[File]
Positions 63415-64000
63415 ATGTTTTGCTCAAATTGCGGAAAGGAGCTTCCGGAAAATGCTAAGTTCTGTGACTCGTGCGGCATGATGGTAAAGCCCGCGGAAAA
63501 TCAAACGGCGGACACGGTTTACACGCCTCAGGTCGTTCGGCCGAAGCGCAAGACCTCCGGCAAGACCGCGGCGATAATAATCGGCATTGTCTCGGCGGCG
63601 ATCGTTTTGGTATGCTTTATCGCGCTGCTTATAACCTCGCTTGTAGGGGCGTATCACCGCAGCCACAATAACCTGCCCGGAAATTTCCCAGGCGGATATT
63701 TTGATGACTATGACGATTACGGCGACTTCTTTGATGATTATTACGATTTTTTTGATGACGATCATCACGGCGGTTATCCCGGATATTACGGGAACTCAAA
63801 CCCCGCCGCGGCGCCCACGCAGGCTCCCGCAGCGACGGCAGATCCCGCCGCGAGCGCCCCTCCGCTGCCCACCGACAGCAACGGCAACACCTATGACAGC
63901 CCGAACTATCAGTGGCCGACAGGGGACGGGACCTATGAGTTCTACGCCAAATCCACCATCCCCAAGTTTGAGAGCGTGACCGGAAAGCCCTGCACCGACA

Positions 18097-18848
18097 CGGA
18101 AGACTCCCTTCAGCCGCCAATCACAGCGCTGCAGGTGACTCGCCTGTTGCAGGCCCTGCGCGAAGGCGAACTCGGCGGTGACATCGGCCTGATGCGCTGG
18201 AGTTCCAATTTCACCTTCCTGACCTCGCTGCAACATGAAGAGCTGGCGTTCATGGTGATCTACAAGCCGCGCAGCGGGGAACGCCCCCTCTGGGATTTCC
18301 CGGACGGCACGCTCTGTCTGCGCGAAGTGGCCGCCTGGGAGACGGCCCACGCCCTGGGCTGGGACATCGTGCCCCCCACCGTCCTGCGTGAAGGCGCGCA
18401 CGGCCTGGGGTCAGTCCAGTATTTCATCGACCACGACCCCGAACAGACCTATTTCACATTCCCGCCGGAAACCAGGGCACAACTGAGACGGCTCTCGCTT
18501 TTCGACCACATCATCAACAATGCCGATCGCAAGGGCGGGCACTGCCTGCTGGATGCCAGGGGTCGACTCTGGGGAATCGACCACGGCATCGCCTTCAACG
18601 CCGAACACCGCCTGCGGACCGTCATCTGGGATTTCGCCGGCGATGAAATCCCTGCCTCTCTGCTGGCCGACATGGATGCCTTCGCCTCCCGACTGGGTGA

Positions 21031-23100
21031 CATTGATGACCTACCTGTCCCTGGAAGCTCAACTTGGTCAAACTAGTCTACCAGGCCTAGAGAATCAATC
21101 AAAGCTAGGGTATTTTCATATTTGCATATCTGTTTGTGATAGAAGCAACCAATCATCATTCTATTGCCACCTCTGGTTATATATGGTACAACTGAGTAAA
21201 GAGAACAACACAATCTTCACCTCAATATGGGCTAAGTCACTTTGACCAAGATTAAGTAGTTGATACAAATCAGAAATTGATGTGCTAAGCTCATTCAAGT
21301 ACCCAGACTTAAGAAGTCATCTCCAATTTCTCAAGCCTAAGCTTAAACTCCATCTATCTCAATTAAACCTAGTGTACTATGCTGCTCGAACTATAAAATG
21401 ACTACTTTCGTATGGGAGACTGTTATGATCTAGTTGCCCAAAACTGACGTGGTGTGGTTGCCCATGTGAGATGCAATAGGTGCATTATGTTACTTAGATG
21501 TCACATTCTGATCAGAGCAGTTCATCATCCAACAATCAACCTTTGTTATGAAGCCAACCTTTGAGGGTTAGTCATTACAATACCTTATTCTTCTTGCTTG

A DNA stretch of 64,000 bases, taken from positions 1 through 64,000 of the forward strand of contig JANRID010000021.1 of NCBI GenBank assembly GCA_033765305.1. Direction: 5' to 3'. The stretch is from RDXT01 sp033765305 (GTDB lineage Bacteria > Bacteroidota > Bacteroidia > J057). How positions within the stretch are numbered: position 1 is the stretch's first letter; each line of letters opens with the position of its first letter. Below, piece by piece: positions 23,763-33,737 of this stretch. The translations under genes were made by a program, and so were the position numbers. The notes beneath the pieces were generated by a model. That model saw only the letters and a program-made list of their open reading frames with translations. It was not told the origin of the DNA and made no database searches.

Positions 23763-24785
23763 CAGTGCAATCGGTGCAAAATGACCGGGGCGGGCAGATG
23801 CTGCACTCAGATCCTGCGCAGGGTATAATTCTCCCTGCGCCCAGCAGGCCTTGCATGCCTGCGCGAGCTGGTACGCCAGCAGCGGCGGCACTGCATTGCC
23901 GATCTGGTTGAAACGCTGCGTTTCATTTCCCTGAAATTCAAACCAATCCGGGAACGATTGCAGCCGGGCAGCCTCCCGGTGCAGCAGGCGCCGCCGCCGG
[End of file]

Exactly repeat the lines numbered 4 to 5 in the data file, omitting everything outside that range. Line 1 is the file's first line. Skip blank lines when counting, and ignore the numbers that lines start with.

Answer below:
63601 ATCGTTTTGGTATGCTTTATCGCGCTGCTTATAACCTCGCTTGTAGGGGCGTATCACCGCAGCCACAATAACCTGCCCGGAAATTTCCCAGGCGGATATT
63701 TTGATGACTATGACGATTACGGCGACTTCTTTGATGATTATTACGATTTTTTTGATGACGATCATCACGGCGGTTATCCCGGATATTACGGGAACTCAAA